Colorado sleeping bags? The last time I went backpacking I was learning MS Windows 3.1, there was a Soviet Union and no internet. I love hiking, and my girl and I want to backpack in to the high mountains of Colorado. I would really like some help on gear. First off, What sleeping bag do we need to sleep comfortably. What works for the high country in the summer? We want to be warm enough, dry enough and lightweight? Anyone have some practical experience to help us out? Joe
I have lived and backpacked in Colorado, in all four-seasons, for the past decade or so and I wouldn't recommend anything other than +15-25 degree bag for a Colorado summer.
I have woken up countless times in June and July to frost on the ground. In fact just last June I was caught in a freak hail and snowstorm. What I am trying to get across is that a traditional summer bag of 30-40 degrees will just not cut it in Colorado, except in the height of summer.
As for "light"-- that is a subjective term. Personally speaking, I consider a light 3-season bag anything under 3lbs. Others may say different. However, how light you can go will depend on your budget, generally speaking the lighter the bag, the more expensive it is.
With that said-- the REI Sub-kilo is a great first choice-- inexpensive and light-- they are just a bit narrow.
If you have the time then Golite currently have a warehouse sale going on in Northglenn and Littleton. They have a synthetic 3-season bag going for $100 or a down 3-season bag for $150 or a down version for $130. These prices are only available at the aformentioned loctions
I sleep somewhat cold but have always been comfortable in a good 20 degree bag in the Rockies. It used to be a Feathered Friends Swallow, now a Western Mountaineering Ultralight.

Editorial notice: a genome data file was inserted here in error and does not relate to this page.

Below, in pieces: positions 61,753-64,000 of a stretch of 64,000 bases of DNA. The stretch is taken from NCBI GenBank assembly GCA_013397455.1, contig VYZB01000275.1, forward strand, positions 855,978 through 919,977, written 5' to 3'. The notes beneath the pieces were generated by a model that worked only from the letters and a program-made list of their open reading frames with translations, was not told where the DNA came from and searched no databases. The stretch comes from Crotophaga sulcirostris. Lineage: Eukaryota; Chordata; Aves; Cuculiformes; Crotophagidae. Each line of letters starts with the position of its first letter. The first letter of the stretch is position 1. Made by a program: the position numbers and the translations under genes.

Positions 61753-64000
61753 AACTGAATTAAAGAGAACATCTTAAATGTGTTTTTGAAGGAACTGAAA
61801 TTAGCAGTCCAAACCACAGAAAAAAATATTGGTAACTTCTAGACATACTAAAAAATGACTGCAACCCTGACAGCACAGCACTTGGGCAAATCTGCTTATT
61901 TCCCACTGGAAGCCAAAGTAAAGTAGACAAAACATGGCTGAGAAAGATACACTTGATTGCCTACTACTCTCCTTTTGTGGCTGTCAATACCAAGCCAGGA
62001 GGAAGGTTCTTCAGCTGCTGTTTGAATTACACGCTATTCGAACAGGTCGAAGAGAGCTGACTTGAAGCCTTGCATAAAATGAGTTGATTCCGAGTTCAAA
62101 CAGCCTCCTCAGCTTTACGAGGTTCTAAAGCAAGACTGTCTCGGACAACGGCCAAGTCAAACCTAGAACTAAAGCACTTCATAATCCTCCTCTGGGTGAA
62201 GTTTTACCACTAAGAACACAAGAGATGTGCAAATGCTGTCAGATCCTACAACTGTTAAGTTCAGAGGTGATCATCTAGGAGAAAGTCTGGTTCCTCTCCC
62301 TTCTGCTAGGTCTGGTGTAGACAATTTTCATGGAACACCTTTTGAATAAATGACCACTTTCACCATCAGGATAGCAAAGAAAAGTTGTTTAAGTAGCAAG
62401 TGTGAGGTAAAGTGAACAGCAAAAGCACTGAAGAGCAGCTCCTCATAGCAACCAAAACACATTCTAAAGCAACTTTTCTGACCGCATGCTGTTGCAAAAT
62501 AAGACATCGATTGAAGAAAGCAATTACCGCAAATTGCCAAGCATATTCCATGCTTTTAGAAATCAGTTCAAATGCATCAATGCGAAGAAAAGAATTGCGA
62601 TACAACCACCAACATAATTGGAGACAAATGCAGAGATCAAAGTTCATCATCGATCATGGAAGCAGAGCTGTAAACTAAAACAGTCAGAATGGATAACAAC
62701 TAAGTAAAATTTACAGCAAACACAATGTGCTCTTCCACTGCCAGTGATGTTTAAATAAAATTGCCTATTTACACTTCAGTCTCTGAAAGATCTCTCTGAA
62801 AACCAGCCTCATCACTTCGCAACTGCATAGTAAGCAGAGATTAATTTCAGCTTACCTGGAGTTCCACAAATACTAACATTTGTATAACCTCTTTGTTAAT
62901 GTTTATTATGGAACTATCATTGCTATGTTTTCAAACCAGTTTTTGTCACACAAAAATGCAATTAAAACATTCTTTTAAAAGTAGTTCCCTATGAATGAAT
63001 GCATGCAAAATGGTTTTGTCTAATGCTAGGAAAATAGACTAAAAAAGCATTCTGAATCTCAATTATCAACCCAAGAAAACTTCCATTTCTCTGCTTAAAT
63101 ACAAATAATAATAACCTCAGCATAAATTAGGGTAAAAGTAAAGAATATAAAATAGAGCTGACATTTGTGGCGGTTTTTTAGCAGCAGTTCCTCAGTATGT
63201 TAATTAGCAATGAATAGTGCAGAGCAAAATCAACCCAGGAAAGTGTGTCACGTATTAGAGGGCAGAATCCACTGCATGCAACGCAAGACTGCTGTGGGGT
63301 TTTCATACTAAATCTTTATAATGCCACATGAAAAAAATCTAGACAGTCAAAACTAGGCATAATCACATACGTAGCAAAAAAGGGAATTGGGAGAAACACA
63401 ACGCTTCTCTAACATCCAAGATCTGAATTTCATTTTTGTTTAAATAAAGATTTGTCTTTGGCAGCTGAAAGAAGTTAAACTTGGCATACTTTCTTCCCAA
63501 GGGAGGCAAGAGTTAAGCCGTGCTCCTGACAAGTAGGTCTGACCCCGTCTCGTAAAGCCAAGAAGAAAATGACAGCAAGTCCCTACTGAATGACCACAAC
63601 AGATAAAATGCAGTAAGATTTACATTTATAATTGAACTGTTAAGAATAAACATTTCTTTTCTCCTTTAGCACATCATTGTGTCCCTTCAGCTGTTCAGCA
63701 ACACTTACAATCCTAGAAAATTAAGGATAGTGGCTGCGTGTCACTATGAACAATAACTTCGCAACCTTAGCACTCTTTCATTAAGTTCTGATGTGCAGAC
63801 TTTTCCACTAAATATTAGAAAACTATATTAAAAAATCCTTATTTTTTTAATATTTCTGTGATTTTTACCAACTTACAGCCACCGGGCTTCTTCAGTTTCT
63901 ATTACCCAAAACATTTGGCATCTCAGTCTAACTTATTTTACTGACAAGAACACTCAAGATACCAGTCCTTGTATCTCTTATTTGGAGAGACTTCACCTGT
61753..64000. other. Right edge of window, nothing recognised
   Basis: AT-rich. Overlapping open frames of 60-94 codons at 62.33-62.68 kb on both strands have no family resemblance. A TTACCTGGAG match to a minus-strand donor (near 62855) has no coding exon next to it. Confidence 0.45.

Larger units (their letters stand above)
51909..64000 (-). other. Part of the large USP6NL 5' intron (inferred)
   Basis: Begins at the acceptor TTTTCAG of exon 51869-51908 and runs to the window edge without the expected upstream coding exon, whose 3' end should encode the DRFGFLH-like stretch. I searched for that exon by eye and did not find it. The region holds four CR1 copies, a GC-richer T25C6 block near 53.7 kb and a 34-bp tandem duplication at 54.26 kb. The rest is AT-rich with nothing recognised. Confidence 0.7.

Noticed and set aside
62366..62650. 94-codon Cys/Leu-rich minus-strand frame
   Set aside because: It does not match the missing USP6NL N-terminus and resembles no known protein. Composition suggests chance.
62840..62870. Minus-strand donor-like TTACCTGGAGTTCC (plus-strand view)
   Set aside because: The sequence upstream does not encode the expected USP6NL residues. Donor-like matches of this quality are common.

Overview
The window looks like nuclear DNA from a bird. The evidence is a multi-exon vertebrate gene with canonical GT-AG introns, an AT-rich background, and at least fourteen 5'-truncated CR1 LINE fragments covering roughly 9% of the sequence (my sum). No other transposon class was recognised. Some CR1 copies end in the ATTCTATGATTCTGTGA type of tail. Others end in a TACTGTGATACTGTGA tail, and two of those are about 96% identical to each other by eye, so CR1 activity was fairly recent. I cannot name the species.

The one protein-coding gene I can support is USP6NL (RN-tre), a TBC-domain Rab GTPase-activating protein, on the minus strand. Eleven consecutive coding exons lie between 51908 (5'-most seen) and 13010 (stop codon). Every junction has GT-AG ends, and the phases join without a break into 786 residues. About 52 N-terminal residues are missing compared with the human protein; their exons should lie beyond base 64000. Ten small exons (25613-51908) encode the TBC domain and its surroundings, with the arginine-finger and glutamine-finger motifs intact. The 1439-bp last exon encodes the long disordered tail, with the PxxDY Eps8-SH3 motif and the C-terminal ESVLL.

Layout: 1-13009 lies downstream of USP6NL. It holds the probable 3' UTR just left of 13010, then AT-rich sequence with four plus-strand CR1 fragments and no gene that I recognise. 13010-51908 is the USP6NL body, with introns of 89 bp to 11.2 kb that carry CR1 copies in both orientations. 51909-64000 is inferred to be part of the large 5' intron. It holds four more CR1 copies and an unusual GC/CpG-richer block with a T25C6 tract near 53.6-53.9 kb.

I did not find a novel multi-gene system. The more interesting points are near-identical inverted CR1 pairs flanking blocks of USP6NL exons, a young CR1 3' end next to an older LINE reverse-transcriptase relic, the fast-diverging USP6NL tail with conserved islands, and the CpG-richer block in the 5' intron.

+1 on Feathered Friend's sleeping bags, I own both their Swift and Peregrine and both are very high quality bags. However I have recently switched out my Swift for a Golite Ultralight 3-season quilt that I picked up at the warehouse sale-- saves me over a pound in weight.
I was looking at the WM Ultralight as my Swift replacement, but couldn't pass up the quilt for $150 verses $400 for the Ultralight.
Loc: Gateway to Columbia Gorge
I grew up in Wyoming and spent summers in the Colorado Rockies when growing up. Much more recently, I've taken several trips back to Colorado and to Wyoming's Wind Rivers.
A 20* Western Mountaineering Ultralight works fine for me. There were a few times that it was a bit marginal even with a vapor barrier suit and all my insulating clothing, but most of the time I was snuggly warm. IMHO, the most wonderful thing about this bag is the draft collar!
As mentioned, there will be a lot of frosty nights at higher elevation, and it can snow any time during the summer. Be prepared!
May your trails be crooked, winding, lonesome, dangerous, leading to the most amazing view--E. Abbey
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